A circular economy
Circular economy solutions are needed to safeguard biodiversity and solve the climate crisis. Join us in creating a fair transition to a society in which we maintain the value of what we produce through smarter design and shifting from owning products to using services.
Circular solutions can halt biodiversity loss – The food and agriculture sector can make the largest contribution
What is it about?
In a world ravaged by the climate crisis, diminishing natural resources and biodiversity loss, growth of the economy and well-being can no longer be based on the wasteful use of natural resources and on buying and owning more and more new goods. We need smarter economic models that will not stop consumption but transform it, making it more sustainable.
The old ways of achieving success are no longer working. We should therefore be among the first countries to make the transition to a fair and competitive circular economy The circular economy An economic model which does not focus on producing more and more goods, but in which consumption is based on using services – sharing, renting and recycling – instead of owning. Materials are not destroyed in the end, but are used to make new products over and over again. Open term page The circular economy in which everyone can use, create and benefit financially from services that are based on sharing, renting and recycling.
The changes are affecting the entire world and the direction for the future needs defining without delay. What we need now is a reform of the world economy – no more and no less. Finland can make a bigger contribution than its size would merit by paving the way for pioneering circular economy solutions across the world.
What do we do?
We are continuing Sitra’s award-winning work on the circular economy. Our current aim is to accelerate the transition to a fair and competitive circular economy. We provide information, tools and solutions for the implementation of this change, which will also aid the reconstruction following the coronavirus crisis in Finland and Europe.
Another goal of ours is to increase the understanding of the positive and negative environmental effects of digitisation and make decision-makers aware of this information. We will show them what kinds of digital solutions can promote the circular economy.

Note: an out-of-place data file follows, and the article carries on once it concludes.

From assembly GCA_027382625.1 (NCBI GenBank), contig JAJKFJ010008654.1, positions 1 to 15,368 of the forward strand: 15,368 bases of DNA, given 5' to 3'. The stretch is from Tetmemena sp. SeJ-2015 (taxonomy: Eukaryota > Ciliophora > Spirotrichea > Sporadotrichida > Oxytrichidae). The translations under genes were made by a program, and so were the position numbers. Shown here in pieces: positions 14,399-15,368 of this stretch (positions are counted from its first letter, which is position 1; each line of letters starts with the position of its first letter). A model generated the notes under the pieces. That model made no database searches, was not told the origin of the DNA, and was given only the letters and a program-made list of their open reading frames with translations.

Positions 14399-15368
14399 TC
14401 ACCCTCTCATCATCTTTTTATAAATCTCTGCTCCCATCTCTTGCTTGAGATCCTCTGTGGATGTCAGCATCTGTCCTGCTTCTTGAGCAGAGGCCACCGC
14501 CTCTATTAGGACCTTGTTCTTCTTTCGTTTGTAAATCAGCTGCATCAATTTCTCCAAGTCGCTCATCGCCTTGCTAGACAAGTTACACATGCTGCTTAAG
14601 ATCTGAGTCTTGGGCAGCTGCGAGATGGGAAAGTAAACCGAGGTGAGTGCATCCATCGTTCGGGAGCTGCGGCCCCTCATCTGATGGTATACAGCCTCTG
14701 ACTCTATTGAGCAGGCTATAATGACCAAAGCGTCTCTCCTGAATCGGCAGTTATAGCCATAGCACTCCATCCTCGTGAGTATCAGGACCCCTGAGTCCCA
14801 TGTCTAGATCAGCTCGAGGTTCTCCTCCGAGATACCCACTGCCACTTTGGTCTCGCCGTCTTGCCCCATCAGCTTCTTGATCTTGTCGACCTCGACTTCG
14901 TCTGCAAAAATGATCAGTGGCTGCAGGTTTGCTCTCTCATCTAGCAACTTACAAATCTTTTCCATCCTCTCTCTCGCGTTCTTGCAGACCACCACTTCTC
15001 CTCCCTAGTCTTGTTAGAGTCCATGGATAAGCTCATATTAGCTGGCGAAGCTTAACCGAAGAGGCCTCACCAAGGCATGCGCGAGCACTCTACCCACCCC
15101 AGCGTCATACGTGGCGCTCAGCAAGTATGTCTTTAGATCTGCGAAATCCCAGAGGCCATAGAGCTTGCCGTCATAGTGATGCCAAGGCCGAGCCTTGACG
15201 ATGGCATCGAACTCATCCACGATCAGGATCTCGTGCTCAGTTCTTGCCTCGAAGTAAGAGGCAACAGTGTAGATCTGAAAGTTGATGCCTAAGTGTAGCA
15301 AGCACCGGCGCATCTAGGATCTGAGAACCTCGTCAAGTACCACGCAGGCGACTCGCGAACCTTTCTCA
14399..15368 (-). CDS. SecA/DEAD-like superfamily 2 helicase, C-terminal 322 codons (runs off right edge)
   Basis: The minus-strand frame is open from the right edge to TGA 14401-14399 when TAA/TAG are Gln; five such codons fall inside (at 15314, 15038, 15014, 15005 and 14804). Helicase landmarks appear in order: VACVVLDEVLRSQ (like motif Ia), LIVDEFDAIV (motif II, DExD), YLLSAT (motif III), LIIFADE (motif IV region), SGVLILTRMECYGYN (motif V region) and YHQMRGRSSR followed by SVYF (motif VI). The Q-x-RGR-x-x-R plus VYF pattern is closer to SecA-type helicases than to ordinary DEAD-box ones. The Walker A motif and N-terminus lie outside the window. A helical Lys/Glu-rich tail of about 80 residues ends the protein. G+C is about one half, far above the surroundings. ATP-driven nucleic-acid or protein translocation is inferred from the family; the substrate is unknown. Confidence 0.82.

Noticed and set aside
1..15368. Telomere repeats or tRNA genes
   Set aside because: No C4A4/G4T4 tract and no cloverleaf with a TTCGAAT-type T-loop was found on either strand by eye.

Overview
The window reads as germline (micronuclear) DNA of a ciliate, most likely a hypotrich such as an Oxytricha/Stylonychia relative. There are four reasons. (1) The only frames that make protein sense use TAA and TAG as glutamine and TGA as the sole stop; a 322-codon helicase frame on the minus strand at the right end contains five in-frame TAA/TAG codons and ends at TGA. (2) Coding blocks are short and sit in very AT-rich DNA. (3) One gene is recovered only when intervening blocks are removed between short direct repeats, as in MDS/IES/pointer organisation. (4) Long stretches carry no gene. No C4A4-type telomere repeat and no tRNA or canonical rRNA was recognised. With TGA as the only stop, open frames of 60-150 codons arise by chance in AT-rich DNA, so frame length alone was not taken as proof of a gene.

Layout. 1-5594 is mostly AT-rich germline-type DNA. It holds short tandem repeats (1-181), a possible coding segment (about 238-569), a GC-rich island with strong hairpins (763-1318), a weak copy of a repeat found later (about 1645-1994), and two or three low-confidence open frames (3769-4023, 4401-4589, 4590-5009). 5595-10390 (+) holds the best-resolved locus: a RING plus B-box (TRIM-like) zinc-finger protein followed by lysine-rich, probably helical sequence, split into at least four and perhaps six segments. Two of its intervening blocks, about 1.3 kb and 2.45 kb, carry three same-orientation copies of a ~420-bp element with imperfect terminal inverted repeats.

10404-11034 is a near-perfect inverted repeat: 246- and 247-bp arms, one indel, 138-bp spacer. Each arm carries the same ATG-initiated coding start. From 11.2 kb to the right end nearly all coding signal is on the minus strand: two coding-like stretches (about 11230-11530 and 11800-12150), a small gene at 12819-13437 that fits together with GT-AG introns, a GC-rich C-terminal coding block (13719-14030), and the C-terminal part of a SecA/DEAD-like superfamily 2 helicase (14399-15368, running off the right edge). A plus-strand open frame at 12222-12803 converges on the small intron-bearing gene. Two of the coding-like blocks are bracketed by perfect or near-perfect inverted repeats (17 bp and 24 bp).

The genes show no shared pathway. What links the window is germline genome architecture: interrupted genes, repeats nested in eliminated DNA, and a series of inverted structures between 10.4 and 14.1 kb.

We are also accelerating the development of circular economy solutions created by Finnish companies and businesses and promoting these to the rest of the world. We are developing tools that companies can use to establish circular economy business models and investigating how business could in future be based on sharing instead of ownership.
But acting in Finland alone is not enough – we aim to speed up the global transition to a fair circular economy with both Finnish operators and international organisations.
This is about a fundamental change in the way society functions. In addition to boosting recycling, many other things will also have to be done responsibly: the production of recyclable raw materials and the ways we trade and consume. We therefore work in co-operation with many other sectors of society to develop a circular economy. Businesses, central government and organisations are among those involved.
Finland is known as a pioneer of the circular economy. However, circular economy solutions that work well here are not enough to ensure change unless they spread internationally. The trade and development policy of Finland and the EU and the work of development banks and other parties operating in developing countries can all enable a quicker global transition to a circular economy.
What have we achieved?
The world’s first national road map to a circular economy was drawn up under the leadership of Sitra in 2016. The road map, updated in 2019, plotted Finland’s route to achieving a circular economy by 2025. Its main points of focus were on the role of public administration as an enabler, on the encounters of different societal operators and on mutual co-operation between companies.
In the transition to a carbon-neutral society, circular economy expertise will be required in all sectors of society and at all workplaces. Since 2017, we have funded the development of circular economy education across the whole education system in Finland to the tune of almost 4 million euros.
According to a study carried out by Sitra, the circular economy can increase the value of our national economy by at least 3 billion euros by 2030. To help Finnish companies and industry seize this opportunity, we have developed practical tools to enable them to make their business carbon-neutral.
The World Circular Economy Forum, organised in Helsinki for the first time in June 2017, is our most important international circular economy event and a showcase of Finnish circular economy expertise to the world. The 2018 forum was held in Yokohama in Japan before returning to Helsinki in 2019. In 2020, the forum was organised completely virtually, as WCEFonline. In 2021, WCEF+Climate event took place in the Netherlands and online in April, and the annual main event WCEF2021 was organised online from Toronto, Canada in September. WCEF2022 will focus on Africa and be organised for the first time in Kigali, Rwanda.
Sitra was honoured as the leading public-sector circular economy actor in the world in the Circulars Awards competition at the World Economic Forum in 2018.
Report launch: Prospects for transitioning from a linear to a circular economy in developing Asia
Biodiversity as a circular business opportunity – WCEF2021 Accelerator Session
Opportunities and challenges of a data-based circular economy: a systemic view on traceability – WCEF2021 Accelerator Session
The benefits of measuring eco-industrial parks – WCEF2021 Accelerator Session
EU Circular Talks: Circular business models at the heart of EU’s new Circular Economy Action Plan